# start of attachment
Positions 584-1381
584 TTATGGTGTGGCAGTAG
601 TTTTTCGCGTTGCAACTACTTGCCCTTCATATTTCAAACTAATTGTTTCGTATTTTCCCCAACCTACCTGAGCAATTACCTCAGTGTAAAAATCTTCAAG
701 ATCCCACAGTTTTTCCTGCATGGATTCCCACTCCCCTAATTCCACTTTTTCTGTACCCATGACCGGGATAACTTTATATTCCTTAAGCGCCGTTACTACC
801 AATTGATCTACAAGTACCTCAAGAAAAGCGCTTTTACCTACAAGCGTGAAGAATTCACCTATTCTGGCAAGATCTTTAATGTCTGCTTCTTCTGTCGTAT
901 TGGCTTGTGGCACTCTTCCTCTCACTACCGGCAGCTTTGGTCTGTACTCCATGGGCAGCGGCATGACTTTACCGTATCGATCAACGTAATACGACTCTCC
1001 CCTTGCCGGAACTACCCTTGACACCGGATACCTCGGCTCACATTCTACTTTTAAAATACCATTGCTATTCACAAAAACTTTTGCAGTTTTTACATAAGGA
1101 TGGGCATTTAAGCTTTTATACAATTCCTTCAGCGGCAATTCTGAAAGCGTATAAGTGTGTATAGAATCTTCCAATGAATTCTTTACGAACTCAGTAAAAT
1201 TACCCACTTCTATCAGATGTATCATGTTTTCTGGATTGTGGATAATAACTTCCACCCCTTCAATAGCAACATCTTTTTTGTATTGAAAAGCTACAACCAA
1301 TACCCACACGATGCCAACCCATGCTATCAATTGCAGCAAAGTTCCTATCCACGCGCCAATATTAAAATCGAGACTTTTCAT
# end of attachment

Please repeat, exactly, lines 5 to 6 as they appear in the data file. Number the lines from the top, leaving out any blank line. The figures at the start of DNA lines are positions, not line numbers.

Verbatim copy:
801 AATTGATCTACAAGTACCTCAAGAAAAGCGCTTTTACCTACAAGCGTGAAGAATTCACCTATTCTGGCAAGATCTTTAATGTCTGCTTCTTCTGTCGTAT
901 TGGCTTGTGGCACTCTTCCTCTCACTACCGGCAGCTTTGGTCTGTACTCCATGGGCAGCGGCATGACTTTACCGTATCGATCAACGTAATACGACTCTCC